The dispersion stability was evaluated in the following manner. 5 ml of the carbon black dispersions obtained in the above-mentioned Examples A1-A8 and Comparative Examples a1-a7 were respectively centrifuged at 15,000 rpm for 30 minutes using a centrifugal separator (Avanti™ J25 with a rotor JA 20.1: manufactured by BECKMAN Inc.). Subsequently, supernatant liquid of each of the carbon black dispersions thus centrifuged was taken and diluted to 10 times. Then, an absorbance of each of the diluted solutions thus obtained was determined at 600 nm. A case where the absorbance was within a range of not less than 0 to less than 1.0 was indicated by 1, a case where the absorbance was within a range of not less than 0.1 to less than 0.2 was indicated by 2, a case where the absorbance was within a range of not less than 0.2 to less than 0.3 was indicated by 3, a case where the absorbance was within a range of not less than 0.3 to less than 0.4 was indicated by 4, and a case where the absorbance was not less than 4 was indicated by 5. The results are shown in the following Table 1. When carbon black is stably dispersed in a dispersion, carbon black is also dispersed in its supernatant liquid, whereby the above-mentioned absorbance is improved. Accordingly, increase in the value of an absorbance means improvement in dispersion stability of the carbon black.

Further, in order to determine a ratio of hydrophilic groups on the surface of the carbon black dispersed in each of the carbon black dispersions, infrared spectroscopic spectrum was measured by KBr transmission method.

Specifically, 2 ml of the carbon black dispersions obtained in the above-mentioned Examples A1-A8 and Comparative Examples a1-a7 were respectively taken in laboratory dishes. Each of these laboratory dishes was put in a desiccator with silica gel and left for 24 hours as the pressure therein being decreased by an aspirator. Then, the silica gel was exchanged for new one, after which each of the dishes was left for another 24 hours to dry carbon black dispersion therein. Each of the carbon black dispersions was further vacuum-dried with a vacuum pomp for 5 hours. Subsequently, carbon black powder adhered to the wall of each dishes was scratched off with a spatula and ground into small pieces in an agate mortar, after which it was vacuum-dried with a vacuum pomp for 5 hours as being heated to 100° C. On the other hand, KBr was also vacuum-dried with a vacuum pomp for 5 hours as being heated to 100° C.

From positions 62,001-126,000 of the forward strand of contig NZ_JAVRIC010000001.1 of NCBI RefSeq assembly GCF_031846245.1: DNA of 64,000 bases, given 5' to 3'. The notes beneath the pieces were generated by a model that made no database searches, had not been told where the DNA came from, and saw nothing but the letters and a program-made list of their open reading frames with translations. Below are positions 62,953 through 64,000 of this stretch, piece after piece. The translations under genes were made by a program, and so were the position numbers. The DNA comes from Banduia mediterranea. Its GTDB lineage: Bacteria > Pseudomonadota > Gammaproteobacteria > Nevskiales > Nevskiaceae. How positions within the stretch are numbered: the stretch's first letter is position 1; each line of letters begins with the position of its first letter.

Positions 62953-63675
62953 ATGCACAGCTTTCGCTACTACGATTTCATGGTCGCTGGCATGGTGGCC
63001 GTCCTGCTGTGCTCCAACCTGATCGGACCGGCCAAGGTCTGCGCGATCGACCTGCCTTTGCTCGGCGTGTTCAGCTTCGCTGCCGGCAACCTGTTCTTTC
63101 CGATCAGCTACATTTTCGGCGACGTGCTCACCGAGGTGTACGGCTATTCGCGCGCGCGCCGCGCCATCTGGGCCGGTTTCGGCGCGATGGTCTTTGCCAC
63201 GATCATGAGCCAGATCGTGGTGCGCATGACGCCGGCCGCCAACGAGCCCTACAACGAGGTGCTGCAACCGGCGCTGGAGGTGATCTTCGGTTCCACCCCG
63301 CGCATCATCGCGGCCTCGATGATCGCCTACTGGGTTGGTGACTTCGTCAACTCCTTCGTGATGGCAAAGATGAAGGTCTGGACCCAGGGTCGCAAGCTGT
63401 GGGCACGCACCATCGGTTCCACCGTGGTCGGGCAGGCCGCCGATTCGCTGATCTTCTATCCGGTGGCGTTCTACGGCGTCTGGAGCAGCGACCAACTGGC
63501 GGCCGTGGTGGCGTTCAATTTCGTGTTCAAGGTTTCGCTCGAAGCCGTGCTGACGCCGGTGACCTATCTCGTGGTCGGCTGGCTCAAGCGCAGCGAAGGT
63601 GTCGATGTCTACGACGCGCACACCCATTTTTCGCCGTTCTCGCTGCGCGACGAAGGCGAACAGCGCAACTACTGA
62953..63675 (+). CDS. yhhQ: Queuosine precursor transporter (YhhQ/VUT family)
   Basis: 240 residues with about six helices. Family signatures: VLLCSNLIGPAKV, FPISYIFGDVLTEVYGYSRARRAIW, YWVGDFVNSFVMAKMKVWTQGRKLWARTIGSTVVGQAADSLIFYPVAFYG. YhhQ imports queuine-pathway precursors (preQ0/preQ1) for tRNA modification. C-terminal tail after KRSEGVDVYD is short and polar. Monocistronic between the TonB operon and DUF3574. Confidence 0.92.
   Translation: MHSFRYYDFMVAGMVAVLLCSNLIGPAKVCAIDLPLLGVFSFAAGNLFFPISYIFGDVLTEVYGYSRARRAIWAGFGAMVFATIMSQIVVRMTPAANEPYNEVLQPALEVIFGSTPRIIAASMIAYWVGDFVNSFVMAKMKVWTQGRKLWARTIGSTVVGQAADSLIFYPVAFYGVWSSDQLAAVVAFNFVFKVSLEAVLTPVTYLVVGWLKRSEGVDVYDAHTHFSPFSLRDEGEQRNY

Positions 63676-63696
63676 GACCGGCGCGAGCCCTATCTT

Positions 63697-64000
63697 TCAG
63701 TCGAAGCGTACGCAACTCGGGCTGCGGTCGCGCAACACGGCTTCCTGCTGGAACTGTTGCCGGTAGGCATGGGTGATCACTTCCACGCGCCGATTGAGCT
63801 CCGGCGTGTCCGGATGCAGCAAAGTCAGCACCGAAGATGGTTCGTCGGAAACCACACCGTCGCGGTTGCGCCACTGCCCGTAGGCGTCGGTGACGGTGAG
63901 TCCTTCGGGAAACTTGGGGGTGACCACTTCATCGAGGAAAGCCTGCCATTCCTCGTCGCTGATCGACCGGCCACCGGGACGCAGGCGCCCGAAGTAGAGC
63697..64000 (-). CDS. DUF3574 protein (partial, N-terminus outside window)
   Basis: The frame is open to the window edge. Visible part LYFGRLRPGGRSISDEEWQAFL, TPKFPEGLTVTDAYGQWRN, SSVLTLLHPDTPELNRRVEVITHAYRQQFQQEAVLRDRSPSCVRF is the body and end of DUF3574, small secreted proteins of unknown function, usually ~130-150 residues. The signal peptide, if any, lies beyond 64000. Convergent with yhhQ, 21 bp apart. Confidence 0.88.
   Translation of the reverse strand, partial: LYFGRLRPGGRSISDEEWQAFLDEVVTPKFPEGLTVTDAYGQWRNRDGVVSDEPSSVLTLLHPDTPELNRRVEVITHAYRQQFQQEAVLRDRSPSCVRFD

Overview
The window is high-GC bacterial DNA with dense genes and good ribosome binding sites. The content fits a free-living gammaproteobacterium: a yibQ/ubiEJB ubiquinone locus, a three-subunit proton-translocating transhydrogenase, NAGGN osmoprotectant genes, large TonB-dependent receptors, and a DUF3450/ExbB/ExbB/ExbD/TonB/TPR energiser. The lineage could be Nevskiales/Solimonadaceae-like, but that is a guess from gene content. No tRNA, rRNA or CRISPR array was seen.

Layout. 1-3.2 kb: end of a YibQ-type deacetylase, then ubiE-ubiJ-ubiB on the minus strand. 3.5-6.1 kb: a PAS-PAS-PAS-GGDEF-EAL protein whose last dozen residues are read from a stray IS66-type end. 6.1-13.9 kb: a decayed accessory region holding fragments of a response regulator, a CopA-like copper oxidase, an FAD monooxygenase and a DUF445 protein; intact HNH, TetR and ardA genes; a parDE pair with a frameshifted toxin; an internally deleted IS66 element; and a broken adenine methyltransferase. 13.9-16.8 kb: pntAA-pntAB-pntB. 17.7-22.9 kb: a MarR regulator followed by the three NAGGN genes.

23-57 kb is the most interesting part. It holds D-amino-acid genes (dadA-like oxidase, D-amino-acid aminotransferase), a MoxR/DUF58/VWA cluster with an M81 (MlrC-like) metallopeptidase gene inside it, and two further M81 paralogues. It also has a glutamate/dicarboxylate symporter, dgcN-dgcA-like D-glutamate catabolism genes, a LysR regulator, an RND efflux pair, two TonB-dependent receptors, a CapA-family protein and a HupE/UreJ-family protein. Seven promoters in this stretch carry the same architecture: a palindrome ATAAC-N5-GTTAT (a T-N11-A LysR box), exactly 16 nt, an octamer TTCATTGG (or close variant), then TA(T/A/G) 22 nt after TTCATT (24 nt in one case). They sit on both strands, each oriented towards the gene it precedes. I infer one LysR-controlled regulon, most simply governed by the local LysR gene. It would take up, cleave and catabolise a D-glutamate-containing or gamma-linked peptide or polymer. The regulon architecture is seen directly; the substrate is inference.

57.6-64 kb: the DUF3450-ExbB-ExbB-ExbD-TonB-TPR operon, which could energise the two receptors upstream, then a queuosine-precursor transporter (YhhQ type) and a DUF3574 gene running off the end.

Then, the carbon black powder and the KBr thus obtained were used to prepare a pellet having a carbon black concentration of 0.3% by weight. An infrared spectroscopic spectrum of each of the pellets thus obtained was measured.

In a portion provided with carboxyl groups, which are hydrophilic groups, on a surface of the carbon black, an absorbance peak attributed to the stretching vibration of C═O is observed around wave number 1600 cm−1. On the other hand, in a portion provided with no hydrophilic groups, an absorbance peak attributed to the graphite structure of carbon black is observed around wave number 1300 cm−1. An integral value A of the absorbance peak around wave number 1600 cm−1 and an integral value B of the absorbance peak around wave number 1300 cm−1 were used to calculate the value of A/B. A case where the value of A/B was within a range of not less than 0 to less than 3.0 was indicated by 1, a case where the value of A/B was within a range of not less than 3.0 to less than 4.0 was indicated by 2, a case where the value of A/B was within a range of not less than 4.0 to less than 5.0 was indicated by 3, a case where the value of A/B was within a range of not less than 5.0 to less than 10.0 was indicated by 4, and a case where the value of A/B was not less than 10.0 was indicated by 5. The results are shown in the following Table 1. Increase in the value of A/B means increase of the hydrophilic groups provided on a surface of carbon black.

TABLE 1
Example Comparative Example
A1 A2 A3 A4 A5 A6 A7 A8 a1 a2 a3 a4 a5 a6 a7
dispersion 3 3 4 3 3 5 3 3 2 2 2 2 1 1 1
stability